Ear-piercing noises may soon disappear from the soundtrack of downtown La Grande.
The Federal Railroad Administration has notified the City of La Grande that its application to establish a Quiet Zone has been approved. This means La Grande may now put a plan in place prohibiting train operators from blasting their horns while rolling through downtown La Grande.
Mayor Steve Clements was delighted to hear the news.
“This is fantastic,” he said. “It has been a long process which has come to pass.”
Clements credits Father Hank Albrecht, the former pastor of La Grande’s Our Lady of the Valley Catholic Church, with launching the effort to create a Quiet Zone about 20 years ago.
Albrecht, who left La Grande almost 15 years ago and is now the chaplain of a hospital in Honolulu, Hawaii, said he is delighted to learn that the City of La Grande’s application was approved.
“It is a great feeling. I’m so happy that people kept on working on it after I left. It would not have happened without them,” said Albrecht, who frequently makes return visits to La Grande and dislikes the sound of train horn blasts.
Business owners who are grateful a Quiet Zone appears to be in La Grande’s future include Ed Straight and his wife, Debbie, who own the Orchard Motel on Adams Avenue. Ed Straight said travelers stopping in La Grande for the first time are bothered most by the train horns.
“Some customers tell us, ‘I can’t hear myself think’ (because of the horn blasts),” Ed Straight said.
He said once someone was signing in as a guest but then heard the sound of a passing train’s horn and decided to continue on to Baker City rather than spend the night in La Grande.
Straight said the train horns annoyed him when he first moved to La Grande in 1990, but he has long since become accustomed to them.
“I don’t hear them anymore,” he said.
Rich Pogue, manager of the Travelodge on Adams Avenue, also said customers complain about the train horn blasts.
“Some tell us that it seemed like trains were running all night long,” Pogue said.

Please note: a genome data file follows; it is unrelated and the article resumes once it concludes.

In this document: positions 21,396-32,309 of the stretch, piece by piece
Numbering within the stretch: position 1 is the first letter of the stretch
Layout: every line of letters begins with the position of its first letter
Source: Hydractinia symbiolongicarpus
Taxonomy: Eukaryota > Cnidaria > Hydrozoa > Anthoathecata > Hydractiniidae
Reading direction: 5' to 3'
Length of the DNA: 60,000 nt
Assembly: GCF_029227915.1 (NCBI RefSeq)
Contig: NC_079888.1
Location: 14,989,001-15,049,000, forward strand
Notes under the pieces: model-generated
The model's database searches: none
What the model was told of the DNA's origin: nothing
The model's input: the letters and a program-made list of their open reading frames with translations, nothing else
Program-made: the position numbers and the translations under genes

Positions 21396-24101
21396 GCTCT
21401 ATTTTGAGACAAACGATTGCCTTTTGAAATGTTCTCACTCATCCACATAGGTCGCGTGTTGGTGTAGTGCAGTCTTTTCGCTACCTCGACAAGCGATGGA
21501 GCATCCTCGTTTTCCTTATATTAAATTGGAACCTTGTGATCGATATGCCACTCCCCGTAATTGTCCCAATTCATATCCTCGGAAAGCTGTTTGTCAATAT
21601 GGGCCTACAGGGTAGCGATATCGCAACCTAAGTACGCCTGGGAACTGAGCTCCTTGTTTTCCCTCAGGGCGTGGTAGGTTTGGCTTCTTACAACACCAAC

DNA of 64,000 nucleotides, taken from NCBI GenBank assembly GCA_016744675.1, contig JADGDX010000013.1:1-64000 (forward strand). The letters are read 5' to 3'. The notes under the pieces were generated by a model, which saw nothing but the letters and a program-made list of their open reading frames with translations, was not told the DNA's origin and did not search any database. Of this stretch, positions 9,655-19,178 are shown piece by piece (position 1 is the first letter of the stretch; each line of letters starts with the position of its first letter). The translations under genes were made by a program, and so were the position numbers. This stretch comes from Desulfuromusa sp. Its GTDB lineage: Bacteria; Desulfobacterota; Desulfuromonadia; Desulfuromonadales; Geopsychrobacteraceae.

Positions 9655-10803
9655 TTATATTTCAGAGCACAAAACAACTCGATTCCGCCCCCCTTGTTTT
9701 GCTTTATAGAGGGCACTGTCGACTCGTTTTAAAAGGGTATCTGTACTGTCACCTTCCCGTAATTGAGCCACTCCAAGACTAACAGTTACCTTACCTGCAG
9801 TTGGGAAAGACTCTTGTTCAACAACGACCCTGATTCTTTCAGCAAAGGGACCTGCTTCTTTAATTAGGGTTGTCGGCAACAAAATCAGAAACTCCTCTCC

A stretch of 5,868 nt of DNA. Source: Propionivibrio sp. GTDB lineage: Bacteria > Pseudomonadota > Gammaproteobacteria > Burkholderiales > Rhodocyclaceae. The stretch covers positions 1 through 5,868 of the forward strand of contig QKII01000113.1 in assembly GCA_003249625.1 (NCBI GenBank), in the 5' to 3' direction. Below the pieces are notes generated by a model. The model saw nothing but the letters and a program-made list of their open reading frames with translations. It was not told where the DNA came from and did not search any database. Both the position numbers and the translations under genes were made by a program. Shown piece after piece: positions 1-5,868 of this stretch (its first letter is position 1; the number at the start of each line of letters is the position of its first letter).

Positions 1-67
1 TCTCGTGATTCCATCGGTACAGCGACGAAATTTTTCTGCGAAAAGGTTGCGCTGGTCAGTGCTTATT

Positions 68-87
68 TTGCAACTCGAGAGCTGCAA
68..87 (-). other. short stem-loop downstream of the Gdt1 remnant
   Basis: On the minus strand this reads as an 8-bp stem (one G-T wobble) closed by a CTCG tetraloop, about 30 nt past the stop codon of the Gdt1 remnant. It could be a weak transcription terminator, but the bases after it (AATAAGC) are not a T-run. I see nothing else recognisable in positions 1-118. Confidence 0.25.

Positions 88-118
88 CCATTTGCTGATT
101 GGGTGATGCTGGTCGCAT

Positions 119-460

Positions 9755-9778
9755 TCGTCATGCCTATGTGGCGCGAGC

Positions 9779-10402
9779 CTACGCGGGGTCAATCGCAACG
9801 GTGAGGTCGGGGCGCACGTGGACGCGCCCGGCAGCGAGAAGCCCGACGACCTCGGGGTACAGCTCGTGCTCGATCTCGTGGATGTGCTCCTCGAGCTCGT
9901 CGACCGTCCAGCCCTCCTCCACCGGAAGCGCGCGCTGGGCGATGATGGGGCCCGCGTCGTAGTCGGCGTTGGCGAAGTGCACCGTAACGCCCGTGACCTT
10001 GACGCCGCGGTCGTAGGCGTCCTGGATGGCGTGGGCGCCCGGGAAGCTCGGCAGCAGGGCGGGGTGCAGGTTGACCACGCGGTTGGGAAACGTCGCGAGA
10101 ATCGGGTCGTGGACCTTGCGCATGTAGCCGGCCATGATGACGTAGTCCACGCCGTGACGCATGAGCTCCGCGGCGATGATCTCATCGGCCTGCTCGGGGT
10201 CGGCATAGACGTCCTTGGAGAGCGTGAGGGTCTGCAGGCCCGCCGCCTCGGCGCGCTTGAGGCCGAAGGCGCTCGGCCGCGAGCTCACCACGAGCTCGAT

Like Straight, he said he is used to the sound of the trains. Pogue said it makes him feel nostalgic when he hears train horns in the distance, noting that the railroad played a big role in
La Grande’s development.
Karin Tsiatsos, owner of The Landing Hotel on Adams Avenue, was encouraged to learn that downtown La Grande may become a Quiet Zone.
“We have been dying to hear this news,” she said.
According to Tsiatsos, 15 to 20 percent of her guests complain about the train horns. This has inspired her to place ear plugs in the rooms of her guests.
Justin Rock, a member of the La Grande City Council, is among those opposed to the creation of a Quiet Zone. Rock said he objects to it because the City of La Grande will have to spend at least $200,000 to take steps like installing safety devices.
“I can think of a lot of other things I’d rather have the money spent on,” Rock said, adding that he feels street maintenance would be a better use of the money.
The railroad crossing devices the City of La Grande will have to install before it can become a Quiet Zone include narrow concrete medians placed down the middle of the street near the railroad crossing gates. The medians will prevent drivers from attempting to beat an
approaching train by crossing over into the oncoming lane of traffic and driving around the crossing gate, according to a news release from the City of La Grande.
Currently the locomotive engineer of each train passing through La Grande is required to blast its horn a total of 15 times, three before each of the city’s five main crossings at Fir, Greenwood, Cherry and Willow streets, and H Avenue.
The creation of a Quiet Zone does not mean the sound of train horns will never be heard again in La Grande. Clements explained that train operators would still be allowed to sound their horns if they see a vehicle or a person obstructing railroad tracks within the city limits.
See complete story in Wednesday's Observer